Market News

Russian FX trading is almost entirely in yuan as sanctions restrict dollar use - BUSINESS INSIDER

JULY 10, 2024

BY  Filip De Mott

  • The Chinese yuan made up 99.6% of Russian foreign exchange market in June, Bloomberg reported.

  • This comes after the dollar and euro were barred from Russia's main exchange.

  • One expert predicted this would happen, claiming the yuan would become Russia's main trade currency "once and for all."

The Chinese yuan's takeover of Russia's foreign-exchange market is nearly complete after US sanctions forced the country's main exchange to cut ties with the dollar and euro, Bloomberg reported.

In June, yuan transactions made up 99.6% of FX-trading volumes in the country, a cited Bank of Russia review said. One month prior, the currency accounted for only 53.6% of this market.

Fresh US sanctions targeted the Moscow Exchange in mid-June, the country's main hub of financial transactions. Alongside it, restrictions were also placed on two other entities that facilitate the greenback's use in Russia.

In response, Moex barred the exchange of dollars and euros that same day, closing down a market that's been active since the Cold War.

Average daily volumes in the foreign exchange market contracted by close to a third in the month's second half, the bank report said. And without the dollar or euro to compete against it, that only helped the yuan catapult higher.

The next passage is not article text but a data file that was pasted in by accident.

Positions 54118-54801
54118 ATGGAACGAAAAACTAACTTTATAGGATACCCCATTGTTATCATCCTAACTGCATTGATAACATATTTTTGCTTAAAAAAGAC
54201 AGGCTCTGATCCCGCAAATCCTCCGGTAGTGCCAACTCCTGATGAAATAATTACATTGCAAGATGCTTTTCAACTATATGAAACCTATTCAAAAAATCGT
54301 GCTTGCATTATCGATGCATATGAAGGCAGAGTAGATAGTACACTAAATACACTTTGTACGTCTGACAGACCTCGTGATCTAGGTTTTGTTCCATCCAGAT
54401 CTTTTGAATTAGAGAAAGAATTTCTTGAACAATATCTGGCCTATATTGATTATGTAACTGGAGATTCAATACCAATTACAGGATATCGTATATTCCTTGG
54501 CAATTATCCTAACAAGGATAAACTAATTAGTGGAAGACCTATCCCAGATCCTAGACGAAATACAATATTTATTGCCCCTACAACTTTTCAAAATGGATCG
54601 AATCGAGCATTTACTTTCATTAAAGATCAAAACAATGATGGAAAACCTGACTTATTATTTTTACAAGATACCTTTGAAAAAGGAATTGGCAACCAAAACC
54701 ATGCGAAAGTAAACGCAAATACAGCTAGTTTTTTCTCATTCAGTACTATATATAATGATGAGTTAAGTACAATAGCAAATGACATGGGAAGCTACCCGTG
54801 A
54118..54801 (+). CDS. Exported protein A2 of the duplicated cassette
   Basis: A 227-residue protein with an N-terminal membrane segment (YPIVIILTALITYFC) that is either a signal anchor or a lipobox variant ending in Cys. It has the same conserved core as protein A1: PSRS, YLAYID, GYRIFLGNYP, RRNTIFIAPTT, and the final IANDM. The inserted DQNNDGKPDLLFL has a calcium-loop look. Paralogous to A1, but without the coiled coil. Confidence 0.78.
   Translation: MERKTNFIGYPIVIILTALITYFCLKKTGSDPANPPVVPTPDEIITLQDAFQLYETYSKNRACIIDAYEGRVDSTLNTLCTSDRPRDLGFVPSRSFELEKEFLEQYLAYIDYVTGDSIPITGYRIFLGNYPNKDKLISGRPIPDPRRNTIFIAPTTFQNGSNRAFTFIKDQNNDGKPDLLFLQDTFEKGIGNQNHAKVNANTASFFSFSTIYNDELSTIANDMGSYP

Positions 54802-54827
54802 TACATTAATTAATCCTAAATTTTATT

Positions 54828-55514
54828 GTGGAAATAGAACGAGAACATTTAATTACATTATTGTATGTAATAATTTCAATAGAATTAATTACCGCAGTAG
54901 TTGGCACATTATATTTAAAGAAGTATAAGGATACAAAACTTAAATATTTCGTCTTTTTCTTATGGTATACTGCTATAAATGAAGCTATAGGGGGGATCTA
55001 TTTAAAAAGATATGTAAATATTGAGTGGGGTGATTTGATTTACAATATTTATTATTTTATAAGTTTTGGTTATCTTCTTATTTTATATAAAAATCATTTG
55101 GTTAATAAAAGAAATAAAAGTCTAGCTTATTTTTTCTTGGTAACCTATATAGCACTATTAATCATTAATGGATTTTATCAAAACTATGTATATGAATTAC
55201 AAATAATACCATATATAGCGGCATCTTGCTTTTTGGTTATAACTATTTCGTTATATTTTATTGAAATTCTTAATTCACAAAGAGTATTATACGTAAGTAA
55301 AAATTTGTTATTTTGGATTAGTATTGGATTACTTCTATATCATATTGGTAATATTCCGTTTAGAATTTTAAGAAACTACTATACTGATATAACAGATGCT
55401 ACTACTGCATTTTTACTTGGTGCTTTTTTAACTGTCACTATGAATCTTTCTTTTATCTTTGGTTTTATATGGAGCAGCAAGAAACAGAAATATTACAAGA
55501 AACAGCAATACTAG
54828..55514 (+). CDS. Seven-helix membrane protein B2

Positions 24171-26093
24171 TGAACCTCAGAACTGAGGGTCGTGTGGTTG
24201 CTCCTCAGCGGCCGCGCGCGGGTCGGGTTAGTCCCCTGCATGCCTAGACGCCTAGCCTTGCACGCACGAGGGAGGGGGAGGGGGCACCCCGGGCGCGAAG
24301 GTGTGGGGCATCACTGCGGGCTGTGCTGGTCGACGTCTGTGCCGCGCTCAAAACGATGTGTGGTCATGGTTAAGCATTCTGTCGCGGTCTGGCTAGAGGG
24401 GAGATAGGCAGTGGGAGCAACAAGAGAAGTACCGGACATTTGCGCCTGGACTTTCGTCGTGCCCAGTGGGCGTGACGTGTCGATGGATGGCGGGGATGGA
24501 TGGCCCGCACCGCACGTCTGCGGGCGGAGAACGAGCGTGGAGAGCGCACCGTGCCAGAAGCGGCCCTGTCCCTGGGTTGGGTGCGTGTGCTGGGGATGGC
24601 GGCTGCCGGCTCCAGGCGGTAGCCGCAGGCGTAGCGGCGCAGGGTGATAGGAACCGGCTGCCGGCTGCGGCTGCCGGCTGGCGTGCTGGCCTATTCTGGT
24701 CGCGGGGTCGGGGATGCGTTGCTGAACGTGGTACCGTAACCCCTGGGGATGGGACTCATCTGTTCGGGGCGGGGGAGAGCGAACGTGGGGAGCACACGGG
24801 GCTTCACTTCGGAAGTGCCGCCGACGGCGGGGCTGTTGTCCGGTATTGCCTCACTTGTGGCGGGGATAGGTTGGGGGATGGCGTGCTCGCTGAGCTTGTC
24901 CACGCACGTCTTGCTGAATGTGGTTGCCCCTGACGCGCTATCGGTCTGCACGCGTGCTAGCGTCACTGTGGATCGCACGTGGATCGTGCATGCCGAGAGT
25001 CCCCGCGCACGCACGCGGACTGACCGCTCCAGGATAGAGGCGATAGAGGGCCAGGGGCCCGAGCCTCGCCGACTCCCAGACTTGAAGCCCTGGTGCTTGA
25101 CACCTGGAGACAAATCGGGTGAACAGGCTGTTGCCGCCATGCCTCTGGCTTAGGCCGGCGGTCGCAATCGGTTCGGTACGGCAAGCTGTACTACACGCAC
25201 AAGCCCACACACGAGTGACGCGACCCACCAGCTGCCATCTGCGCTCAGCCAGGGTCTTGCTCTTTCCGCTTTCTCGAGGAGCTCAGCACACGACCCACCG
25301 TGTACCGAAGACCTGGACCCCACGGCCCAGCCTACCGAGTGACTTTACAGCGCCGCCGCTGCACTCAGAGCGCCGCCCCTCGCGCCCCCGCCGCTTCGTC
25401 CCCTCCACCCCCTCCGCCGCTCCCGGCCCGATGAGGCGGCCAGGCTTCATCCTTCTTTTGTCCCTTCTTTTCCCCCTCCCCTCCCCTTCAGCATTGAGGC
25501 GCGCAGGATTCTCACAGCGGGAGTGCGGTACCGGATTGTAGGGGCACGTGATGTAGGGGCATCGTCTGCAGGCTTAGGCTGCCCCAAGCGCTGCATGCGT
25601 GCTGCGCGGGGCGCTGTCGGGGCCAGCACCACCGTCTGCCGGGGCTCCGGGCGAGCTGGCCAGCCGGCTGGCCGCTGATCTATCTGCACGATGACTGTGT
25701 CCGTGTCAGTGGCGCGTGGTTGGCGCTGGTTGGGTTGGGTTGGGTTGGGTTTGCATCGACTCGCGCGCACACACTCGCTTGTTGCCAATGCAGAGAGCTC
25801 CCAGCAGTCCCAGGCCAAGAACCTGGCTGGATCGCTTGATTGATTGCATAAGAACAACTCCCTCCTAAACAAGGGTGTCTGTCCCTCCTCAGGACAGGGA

Although Russians are still free to buy Western currencies through interbank or over-the-counter markets, these are costly alternatives. Here, the yuan too has also gained — its share of OTC trades has risen to 40%, Bloomberg noted.

At least one analyst predicted this outcome. Soon after the US Treasury imposed its sanctions, Alexandra Prokopenko forecast that Russians would need to find a stable currency alternative to facilitate its trade — and with the yuan's use already amid stronger ties between Moscow and Beijing, it would win out:

"The new sanctions are turning the yuan into the main currency of exchange trading and settlements in Russia once and for all," the Carnegie Russia Eurasia Center fellow wrote. She warned this could mark a slow but permanent shift away from the dollar's global dominance.

However, a surge of Russian demand for the Chinese currency has created a yuan liquidity shortage, Bloomberg separately reported. Meanwhile, yuan liquidity on swap operations has doubled since the pullback of dollar and euro swaps, cited data from the Bank of Russia shows.


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